The bending (*H*_{b}) and stretching (*H*_{s}) energies of the tessellated pollen were calculated using a mass-spring model with the spring rest lengths and angles chosen so that the initial pollen geometry is stress free. This choice was dictated by our observations that isolated wall fragments retain the geometry of the hydrated condition, despite the absence of cellular material (22). The discretized stretching energy of the pollen grain, modeled as a thin elastic shell is [2]where is the position of the nodes of the mesh, *ρ*_{ij} is the equilibrium length of the bond joining nodes *i* and *j*, and the summation 〈*ij*〉 is over adjacent vertices (15, 23). The equilibrium lengths were chosen to relax the strains associated with the 5-fold coordinated points and suppress spurious buckling transitions (24). Depending on whether the bond of the pair *ij* is assigned to the aperture or interapertural region of the wall, the discretized stretching modulus takes the values *ϵ*_{I} and *ϵ*_{E}, respectively.

The discretized bending energy is [3]where *θ*_{kl} is the angle between the normals of adjacent triangular faces *k* and *l* of the tessellated surface, whereas is the equilibrium angle determined by the spontaneous curvature, that is the shell curvature at the initial stress free state. The parameter *κ*_{kl} is proportional to the bending rigidity of the surface and, similar to the stretching modulus, takes the value *κ*_{E} at the exine and *κ*_{I} at the aperture.

To enforce self-avoidance of the shell during the deformation, the nodes of the shell were assigned a “hard core” repulsive potential with range equal to one third of the average tether length. To impose the fixed volume constraint, we added a quadratic term of the form [4]where *V* is the volume of the pollen and *V*_{0} is a target volume (25).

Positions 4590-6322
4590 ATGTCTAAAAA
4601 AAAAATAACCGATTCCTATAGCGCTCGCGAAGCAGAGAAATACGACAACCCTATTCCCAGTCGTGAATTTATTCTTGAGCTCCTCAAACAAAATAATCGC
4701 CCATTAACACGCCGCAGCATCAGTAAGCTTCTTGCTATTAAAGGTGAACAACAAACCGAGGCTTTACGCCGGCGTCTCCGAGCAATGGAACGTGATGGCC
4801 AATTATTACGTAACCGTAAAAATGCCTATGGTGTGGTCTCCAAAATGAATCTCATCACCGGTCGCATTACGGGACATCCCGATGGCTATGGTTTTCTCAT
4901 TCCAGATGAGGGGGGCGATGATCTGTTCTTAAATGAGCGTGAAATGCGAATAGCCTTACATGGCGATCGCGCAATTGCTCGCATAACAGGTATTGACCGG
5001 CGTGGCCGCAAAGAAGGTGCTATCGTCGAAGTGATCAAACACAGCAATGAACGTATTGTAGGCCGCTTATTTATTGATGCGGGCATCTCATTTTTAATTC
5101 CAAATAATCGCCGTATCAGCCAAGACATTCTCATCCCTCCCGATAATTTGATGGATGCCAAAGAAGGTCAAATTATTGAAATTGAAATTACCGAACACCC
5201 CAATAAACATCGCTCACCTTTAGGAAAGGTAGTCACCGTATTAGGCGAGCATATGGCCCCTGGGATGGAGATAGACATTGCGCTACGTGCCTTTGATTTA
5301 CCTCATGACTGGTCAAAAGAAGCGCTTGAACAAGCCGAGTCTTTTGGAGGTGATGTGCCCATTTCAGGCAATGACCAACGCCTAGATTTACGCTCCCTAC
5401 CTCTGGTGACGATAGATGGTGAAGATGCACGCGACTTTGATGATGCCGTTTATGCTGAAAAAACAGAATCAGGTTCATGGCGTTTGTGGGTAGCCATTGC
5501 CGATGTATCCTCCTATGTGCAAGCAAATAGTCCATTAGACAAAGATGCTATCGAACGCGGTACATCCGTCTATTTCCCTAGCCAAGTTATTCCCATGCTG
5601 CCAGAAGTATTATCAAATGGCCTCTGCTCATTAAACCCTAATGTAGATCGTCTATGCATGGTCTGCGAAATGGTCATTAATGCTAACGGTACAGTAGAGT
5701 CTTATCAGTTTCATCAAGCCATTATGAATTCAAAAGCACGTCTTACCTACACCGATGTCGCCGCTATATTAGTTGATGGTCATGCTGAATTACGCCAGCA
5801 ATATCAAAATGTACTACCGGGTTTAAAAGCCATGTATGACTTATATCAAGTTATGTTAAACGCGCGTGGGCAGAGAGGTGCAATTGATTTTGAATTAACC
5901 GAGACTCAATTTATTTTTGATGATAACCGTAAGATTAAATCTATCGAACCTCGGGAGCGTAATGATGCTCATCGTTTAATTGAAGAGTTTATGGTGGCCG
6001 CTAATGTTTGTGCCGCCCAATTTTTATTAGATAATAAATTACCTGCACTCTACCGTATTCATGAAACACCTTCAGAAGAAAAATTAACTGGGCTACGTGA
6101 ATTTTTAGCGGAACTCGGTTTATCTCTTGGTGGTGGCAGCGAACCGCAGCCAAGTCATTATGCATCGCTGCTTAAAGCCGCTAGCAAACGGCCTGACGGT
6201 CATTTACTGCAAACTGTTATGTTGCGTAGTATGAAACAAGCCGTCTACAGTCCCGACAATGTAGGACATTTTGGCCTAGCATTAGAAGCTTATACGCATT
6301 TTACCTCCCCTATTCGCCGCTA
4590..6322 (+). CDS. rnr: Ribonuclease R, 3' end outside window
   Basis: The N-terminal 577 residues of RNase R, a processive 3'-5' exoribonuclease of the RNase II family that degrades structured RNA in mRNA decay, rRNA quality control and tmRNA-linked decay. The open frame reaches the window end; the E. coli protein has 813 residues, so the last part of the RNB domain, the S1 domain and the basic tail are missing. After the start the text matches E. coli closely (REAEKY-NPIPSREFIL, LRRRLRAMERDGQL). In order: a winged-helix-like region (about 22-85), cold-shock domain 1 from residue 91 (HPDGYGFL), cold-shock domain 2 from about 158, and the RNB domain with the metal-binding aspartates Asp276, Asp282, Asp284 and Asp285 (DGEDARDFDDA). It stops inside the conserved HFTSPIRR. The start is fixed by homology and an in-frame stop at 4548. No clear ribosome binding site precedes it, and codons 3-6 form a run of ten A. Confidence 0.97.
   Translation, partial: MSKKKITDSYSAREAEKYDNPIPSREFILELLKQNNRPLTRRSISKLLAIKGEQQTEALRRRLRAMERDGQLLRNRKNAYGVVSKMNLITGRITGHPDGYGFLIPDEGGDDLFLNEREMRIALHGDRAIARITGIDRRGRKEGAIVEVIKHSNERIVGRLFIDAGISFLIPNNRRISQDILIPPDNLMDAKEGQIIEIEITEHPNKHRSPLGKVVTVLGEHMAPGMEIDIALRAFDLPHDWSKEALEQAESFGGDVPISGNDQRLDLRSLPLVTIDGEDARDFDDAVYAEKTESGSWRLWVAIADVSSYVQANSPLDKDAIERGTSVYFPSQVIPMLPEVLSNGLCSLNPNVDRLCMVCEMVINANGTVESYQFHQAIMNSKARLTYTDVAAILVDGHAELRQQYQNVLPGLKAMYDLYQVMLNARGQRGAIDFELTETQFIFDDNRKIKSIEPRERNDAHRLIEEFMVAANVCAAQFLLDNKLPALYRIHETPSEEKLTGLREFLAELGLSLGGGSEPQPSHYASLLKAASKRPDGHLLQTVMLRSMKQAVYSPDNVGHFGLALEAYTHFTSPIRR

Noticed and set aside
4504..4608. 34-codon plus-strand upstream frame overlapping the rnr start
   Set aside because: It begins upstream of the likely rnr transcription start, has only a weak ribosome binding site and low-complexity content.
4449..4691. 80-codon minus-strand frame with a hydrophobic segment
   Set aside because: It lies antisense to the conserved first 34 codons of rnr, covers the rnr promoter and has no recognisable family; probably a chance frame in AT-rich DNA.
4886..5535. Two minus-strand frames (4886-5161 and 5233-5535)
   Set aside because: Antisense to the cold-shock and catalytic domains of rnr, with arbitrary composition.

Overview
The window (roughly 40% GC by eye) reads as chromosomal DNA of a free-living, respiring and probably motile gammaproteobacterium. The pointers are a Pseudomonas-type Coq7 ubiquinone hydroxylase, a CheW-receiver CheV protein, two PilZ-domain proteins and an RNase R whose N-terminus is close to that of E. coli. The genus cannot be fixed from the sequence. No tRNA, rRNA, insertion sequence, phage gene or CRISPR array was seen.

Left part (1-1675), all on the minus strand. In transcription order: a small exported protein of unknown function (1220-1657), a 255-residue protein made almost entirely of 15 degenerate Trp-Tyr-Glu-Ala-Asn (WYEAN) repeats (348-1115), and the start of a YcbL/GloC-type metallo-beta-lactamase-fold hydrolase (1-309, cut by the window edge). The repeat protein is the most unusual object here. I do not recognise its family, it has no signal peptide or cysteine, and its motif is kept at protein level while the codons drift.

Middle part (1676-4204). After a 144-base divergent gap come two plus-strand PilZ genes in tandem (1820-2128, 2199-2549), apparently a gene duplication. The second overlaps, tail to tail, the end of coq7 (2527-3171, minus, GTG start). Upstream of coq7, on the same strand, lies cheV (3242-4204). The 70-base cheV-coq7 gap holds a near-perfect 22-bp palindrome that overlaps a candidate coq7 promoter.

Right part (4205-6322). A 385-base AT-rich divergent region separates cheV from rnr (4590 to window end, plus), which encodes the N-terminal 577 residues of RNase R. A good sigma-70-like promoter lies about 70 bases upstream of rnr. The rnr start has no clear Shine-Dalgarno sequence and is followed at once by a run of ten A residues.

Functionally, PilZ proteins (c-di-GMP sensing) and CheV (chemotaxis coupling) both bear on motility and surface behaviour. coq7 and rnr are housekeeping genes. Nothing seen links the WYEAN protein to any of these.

Pollen dehydration proceeds over a period of 1 min or more. Inertial effects are thus unimportant and the folding is dominated by energetics. The equilibrium volume of the pollen grain depends on the atmospheric humidity (26), which provides a fixed volume constraint. The shape of the folding pollen grains should be determined by minimizing the total elastic energy *H*_{s} + *H*_{b} for the fixed volume. The shell shape that minimized the sum of the elastic energy and the volume constraint term was found using either an adaptive step gradient descent or conjugate gradient scheme. The parameter *λ* was initially chosen sufficiently small to allow convergence and gradually increased until (*V* - *V*_{0})/*V* < 10^{-5} (25).

## Appendix

The Gaussian curvature of a doubly curved surface is the product of the two principal curvatures, *c*_{s} and *c*_{θ}, where *s* and *θ* are the meridional and azimuthal coordinates. The meridional curvature is *c*_{s} = -*r*^{′′}/(1 - *r*^{′2})^{1/2} and the circumferential curvature is *c*_{θ} = (1 - *r*^{′2})^{1/2}/*r* where *r* is the distance from the axis of rotation and the prime and double prime denote the first and second derivatives with respect to the arclength *s*. The Gaussian curvature of the surface is thus *K*(*s*) = *c*_{s}*c*_{θ} = -*r*^{′′}(*s*)/*r*(*s*). During folding, the Gaussian curvature must be preserved. This property can be used to predict families of surfaces that are isometric. According to the definition above, the family of surfaces *r*(*s*,*t*) = *α*(*t*)*r*_{0}(*s*) all share the same Gaussian curvature . Here *α* is a parameter greater than zero that allows a gradual transition between the different surfaces. When the angular displacement changes inversely with *α* allowing the closure of the pollen grain, the parameter *α* does not appear in the first fundamental form (14). Thus, this family of curves represents a pure bending transformation.

## Acknowledgments

We thank the Center for Nanoscale Systems (Harvard) for use of their microscope facility. E.C. acknowledges financial support from Fondecyt (Grant 7050276). Work by E.K. and D.R.N. was supported in part by the National Science Foundation through Grant DMR-0654191 and through the Harvard Materials Research Science and Engineering Center via Grant DMR-0820484.

## Footnotes

^{1}To whom correspondence should be addressed. E-mail: ekatifori{at}mail.rockefeller.edu.Author contributions: E.K., S.A., E.C., D.R.N., and J.D. designed research; E.K., S.A., E.C., and J.D. performed research; E.K., E.C., D.R.N., and J.D. contributed new reagents/analytic tools; E.K., S.A., E.C., and J.D. analyzed data; and E.K., D.R.N., and J.D. wrote the paper.

The authors declare no conflict of interest.

This article is a PNAS Direct Submission.

This article contains supporting information online at www.pnas.org/cgi/content/full/0911223107/DCSupplemental.